Berkeley Open Infrastructure for Network Computing

infobox software
name = BOINC



caption = Current (top) and former (bottom) BOINC logos
developer = University of California, Berkeley
latest_release_version = 6.2.19
latest_release_date = September 22, 2008
operating_system = Cross-platform
genre = Grid computing
license = GNU Lesser General Public License
website = http://boinc.berkeley.edu/

The Berkeley Open Infrastructure for Network Computing (BOINC) is a non-commercial middleware system for volunteer and grid computing. It was originally developed to support the SETI@home project before it became useful as a platform for other distributed applications in areas as diverse as mathematics, medicine, molecular biology, climatology, and astrophysics. The intent of BOINC is to make it possible for researchers to tap into the enormous processing power of personal computers around the world.

BOINC has been developed by a team based at the Space Sciences Laboratory at the University of California, Berkeley led by David Anderson, who also leads SETI@home. As a "quasi-supercomputing" platform, BOINC has over 565,000 active computers (hosts) worldwide processing on average 1.2 PFLOPS as of July 27, 2008." [http://www.boincstats.com/stats/project_graph.php?pr=bo BOINCstats - BOINC combined credit overview] ." Retrieved on July 27, 2008.] BOINC is funded by the National Science Foundation through awards SCI/0221529, [ [http://www.nsf.gov/awardsearch/showAward.do?AwardNumber=0221529 Research and Infrastructure Development for Public-Resource Scientific Computing] , The National Science Foundation] SCI/0438443 [ [http://www.nsf.gov/awardsearch/showAward.do?AwardNumber=0438443 SCI: NMI Development for Public-Resource Computing and Storage] , The National Science Foundation] and SCI/0721124. [ [http://www.nsf.gov/awardsearch/showAward.do?AwardNumber=0721124 SDCI NMI Improvement: Middleware for Volunteer Computing] , The National Science Foundation]

The framework is supported by various operating systems, including Microsoft Windows, Mac OS X and various Unix-like systems including Linux and FreeBSD. BOINC is free software which is released under the GNU Lesser General Public License.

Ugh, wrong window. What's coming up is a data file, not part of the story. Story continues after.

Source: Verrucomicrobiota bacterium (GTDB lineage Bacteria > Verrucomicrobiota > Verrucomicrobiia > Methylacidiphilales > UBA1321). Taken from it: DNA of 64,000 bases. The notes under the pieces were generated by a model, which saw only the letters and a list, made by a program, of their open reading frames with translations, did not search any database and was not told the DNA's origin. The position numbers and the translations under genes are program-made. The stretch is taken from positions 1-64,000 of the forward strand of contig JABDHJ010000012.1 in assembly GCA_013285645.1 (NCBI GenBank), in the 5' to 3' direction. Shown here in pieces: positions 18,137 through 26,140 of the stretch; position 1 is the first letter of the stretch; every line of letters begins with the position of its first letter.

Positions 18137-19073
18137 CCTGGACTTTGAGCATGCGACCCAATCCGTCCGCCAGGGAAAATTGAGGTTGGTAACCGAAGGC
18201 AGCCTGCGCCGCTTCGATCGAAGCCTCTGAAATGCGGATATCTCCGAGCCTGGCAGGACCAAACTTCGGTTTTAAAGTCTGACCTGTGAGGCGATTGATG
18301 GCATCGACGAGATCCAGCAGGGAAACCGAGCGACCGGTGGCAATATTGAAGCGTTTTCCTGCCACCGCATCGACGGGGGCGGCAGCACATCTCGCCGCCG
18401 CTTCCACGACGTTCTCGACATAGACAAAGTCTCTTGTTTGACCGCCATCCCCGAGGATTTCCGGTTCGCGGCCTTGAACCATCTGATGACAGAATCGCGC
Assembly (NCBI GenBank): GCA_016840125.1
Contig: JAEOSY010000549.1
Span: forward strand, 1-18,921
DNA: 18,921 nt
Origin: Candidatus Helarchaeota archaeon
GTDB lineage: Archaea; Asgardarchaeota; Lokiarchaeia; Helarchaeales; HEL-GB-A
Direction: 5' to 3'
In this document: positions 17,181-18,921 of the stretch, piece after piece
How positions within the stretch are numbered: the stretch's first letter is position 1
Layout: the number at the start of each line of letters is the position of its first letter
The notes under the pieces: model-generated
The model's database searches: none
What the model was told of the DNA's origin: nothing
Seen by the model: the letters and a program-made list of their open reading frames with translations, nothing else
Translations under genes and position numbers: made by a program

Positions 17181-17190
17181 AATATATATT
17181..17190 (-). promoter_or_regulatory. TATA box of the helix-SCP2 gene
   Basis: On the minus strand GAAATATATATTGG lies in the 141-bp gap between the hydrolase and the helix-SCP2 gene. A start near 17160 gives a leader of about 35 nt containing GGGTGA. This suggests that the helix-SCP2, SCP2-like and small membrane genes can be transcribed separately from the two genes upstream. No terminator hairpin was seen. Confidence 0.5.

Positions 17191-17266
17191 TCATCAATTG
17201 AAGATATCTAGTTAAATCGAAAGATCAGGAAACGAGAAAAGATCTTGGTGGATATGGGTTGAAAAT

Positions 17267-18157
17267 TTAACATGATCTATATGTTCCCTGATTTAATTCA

Design and structure of BOINC

BOINC is designed to be a free structure for anyone wishing to start a volunteer computing project. Most BOINC projects are nonprofit and rely heavily, if not completely, on volunteers.

In essence BOINC is software that can use the unused CPU cycles on a computer to do scientific computing—what you don't use of your computer, it uses.

BOINC consists of a server system and client software that communicate with each other to distribute, process, and return workunits.

BOINC User Interfaces

BOINC can be controlled remotely by Remote Procedure Calls, from the command line, and from the BOINC Account Manager.

BOINC Manager currently has three 'views': the "Advanced View", the "Grid View" and the "Simplified GUI".

The appearance (skin) of the Simplified GUI is user-customizable, in that users can create their own designs.

Account Managers

The account manager concept was conceived and developed jointly by GridRepublic and BOINC. Current account managers include:
* [http://bam.boincstats.com/ BOINC Account Manager] (The first publicly available Account Manager)
* [http://gridrepublic.org/ GridRepublic]

BOINC Credit System

The BOINC Credit System is designed to avoid cheating by validating results before granting credit.
* A credit management system helps to ensure that users are returning results which are both scientifically and statistically accurate.
* Online distributed computing is almost entirely a volunteer endeavor. For this reason projects are dependent on a complicated and variable mix of new users, long-term users, and retiring users.
* There is no single generic reason why someone chooses to donate his or her computing resources to any given project.

Origins of the BOINC platform

BOINC was originally developed to manage the SETI@home project.

The original SETI client was a non-BOINC software exclusively for SETI@home. Being one of the first volunteer grid computing projects, it was not designed with a high level of security. Some participants in the project attempted to cheat the project to gain "credits"; while some others submitted entirely falsified work. BOINC was designed, in part, to combat these security breaches. [cite web
last = Anderson
first = Dr. David P.
title = Public Computing: Reconnecting People to Science
url=http://boinc.berkeley.edu/madrid.html
accessdate = 2007-06-13
]

Projects using BOINC Framework

See also

*List of distributed computing projects
*distributed.net
*United Devices Cancer Research Project
*Xgrid A similar technology built into Mac OS X

References

* cite news
first = Ashlee | last = Vance
title = Sun and UC Berkeley are about to BOINC
url = http://www.theregister.co.uk/content/61/34570.html
publisher = The Register | date= 2003-12-17 | accessdate = 2006-11-13

External links

* [http://boinc.berkeley.edu/ Berkeley Open Infrastructure for Network Computing (BOINC)]
* [http://acmqueue.com/modules.php?name=Content&pa=printer_friendly&pid=313&page=1 Interview with David Anderson]
* [http://www.boinc-wiki.info/ Unofficial wiki]
* [http://www.romwnet.org/dasblogce/ Rom Walton's Blog (BOINC Developer)]
* [http://boincoid.sourceforge.net Boincoid - A Java/Android port of BOINC]


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